The Art of Negotiating

John Krautzel
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As a business professional, mastering the art of negotiating allows you to harness your full potential in the workplace. In order to pull this off effectively, you need to master key negotiation tactics that provide you with an upper hand during heated business discussions. While learning these tactics requires plenty of practice, your career benefits enormously from this investment of your time and energy.

Before you ever set foot inside an executive's office for a negotiation session, take time to prepare yourself thoroughly. Many workers feel uncomfortable confronting the terse atmosphere of negotiation meetings, but all of the negotiating tips in the world provide no benefit if you fail to acclimate to the tension. Remember, most employers expect negotiations whenever extending a job offer or conducting a performance review. Projecting a calm demeanor serves as one of the most powerful negotiation tactics, as it demonstrates your confidence in your work.

Of course, you need to make reasonable requests if you expect to make headway with an employer. Most companies set strict budgets for the salaries of their workers. Research salary information for other individuals in your field and set expectations that meet the industry standard. Astute negotiation tactics help you make a strong case for your demands, but unreasonable insistence on your part generates minimal results.

In addition to researching salaries for comparable positions, you need to prepare for tough questions during negotiation meetings. Asking pointed questions and placing you on the spot is one of the negotiation tactics seasoned professionals use to lower your demands. In many cases, you must carefully weigh each question asked of you and respond in a way that highlights what you bring to the table. Avoid placing all of your cards in full view whenever possible.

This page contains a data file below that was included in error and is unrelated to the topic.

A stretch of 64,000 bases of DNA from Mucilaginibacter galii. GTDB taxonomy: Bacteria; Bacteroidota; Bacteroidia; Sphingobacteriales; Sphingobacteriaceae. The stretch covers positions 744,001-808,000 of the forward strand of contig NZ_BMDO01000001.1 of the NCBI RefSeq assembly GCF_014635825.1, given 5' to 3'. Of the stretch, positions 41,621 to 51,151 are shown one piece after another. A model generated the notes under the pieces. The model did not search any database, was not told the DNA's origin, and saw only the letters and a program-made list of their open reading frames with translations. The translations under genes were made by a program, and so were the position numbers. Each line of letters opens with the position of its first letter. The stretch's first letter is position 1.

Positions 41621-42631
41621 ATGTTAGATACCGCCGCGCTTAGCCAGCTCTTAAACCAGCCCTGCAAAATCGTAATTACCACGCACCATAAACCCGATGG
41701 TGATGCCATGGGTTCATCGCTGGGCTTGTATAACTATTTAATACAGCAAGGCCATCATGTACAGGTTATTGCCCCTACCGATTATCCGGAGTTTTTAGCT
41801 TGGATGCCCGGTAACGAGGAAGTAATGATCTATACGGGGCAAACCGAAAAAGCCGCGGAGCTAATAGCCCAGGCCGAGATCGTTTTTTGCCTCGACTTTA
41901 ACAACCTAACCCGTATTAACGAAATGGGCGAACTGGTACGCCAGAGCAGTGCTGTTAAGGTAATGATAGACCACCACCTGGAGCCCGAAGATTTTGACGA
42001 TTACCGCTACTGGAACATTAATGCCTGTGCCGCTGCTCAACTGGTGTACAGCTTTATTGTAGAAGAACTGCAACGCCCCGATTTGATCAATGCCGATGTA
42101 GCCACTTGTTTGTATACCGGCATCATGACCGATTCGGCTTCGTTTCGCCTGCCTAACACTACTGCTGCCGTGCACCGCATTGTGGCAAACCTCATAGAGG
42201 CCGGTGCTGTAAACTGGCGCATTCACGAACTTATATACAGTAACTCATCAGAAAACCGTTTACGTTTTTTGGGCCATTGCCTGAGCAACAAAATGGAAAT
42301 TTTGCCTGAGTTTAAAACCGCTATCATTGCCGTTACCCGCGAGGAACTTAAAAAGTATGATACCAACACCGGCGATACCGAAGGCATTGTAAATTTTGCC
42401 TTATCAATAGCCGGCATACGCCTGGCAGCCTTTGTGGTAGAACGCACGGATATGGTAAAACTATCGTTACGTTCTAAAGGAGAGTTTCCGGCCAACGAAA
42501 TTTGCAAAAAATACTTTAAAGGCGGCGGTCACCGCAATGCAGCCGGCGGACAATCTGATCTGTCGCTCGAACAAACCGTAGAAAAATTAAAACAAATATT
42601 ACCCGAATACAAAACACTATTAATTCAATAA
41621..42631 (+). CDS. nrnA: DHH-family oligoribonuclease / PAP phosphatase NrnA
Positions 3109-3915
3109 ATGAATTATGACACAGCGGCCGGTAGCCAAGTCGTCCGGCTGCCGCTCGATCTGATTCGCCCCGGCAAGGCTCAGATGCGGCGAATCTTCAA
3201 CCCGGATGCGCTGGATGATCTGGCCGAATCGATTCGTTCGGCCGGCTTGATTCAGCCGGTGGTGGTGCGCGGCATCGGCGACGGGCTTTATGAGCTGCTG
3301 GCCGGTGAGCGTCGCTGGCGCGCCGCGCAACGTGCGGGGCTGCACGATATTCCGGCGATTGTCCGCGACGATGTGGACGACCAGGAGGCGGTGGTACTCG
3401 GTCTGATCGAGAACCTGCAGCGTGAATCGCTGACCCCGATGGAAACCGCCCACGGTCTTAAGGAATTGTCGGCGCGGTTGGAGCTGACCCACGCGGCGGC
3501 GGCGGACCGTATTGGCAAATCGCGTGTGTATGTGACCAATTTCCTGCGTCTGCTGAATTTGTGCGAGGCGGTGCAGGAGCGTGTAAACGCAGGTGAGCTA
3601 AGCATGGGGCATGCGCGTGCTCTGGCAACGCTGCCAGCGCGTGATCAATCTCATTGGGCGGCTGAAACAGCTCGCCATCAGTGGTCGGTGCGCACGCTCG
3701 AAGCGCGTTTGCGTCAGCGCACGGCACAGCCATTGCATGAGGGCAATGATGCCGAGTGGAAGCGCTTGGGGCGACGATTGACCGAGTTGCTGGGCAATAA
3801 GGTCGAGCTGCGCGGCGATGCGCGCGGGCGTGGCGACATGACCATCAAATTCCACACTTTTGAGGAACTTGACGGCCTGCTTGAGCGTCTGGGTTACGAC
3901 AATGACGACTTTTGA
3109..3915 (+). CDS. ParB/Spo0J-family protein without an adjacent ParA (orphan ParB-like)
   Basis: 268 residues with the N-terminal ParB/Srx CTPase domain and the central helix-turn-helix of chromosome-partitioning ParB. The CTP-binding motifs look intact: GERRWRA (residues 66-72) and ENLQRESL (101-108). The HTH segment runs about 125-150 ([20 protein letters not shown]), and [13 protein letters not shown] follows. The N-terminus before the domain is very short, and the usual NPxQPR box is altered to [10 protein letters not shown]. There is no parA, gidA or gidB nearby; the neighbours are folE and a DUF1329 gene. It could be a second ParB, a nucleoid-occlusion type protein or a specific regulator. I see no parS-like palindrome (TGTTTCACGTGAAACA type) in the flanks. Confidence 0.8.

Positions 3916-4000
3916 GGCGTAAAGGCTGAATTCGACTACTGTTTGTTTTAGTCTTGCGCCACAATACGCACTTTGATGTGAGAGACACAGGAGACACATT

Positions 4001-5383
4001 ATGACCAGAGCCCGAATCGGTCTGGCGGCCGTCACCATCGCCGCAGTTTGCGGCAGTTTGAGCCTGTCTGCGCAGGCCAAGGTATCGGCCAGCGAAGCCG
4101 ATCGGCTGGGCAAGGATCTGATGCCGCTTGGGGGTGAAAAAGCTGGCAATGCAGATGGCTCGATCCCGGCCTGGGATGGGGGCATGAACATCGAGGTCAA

Perhaps one of the most challenging but important negotiating tips of all is that you must stand your ground when you face a low-ball offer. If you need to walk away from the table and thank the employer politely for their time, nothing prevents you from doing so. Negotiation tactics like this one carry some risk, but your work merits appropriate compensation. When a hiring manager or current supervisor gives you an offensive number, rejecting the offer outright helps underline your worth to the company.

Negotiation meetings scare many professionals, but equipping yourself with the right tools helps you to leave such sessions unscathed. If the employer refuses your requests outright, consider suggesting an additional review in a few month's time. In some cases, this approach keeps the door open for future growth opportunities. Regardless of which negotiation tactics you find most useful, choose to approach the negotiation as a business necessity and remember the outcome is not personal.


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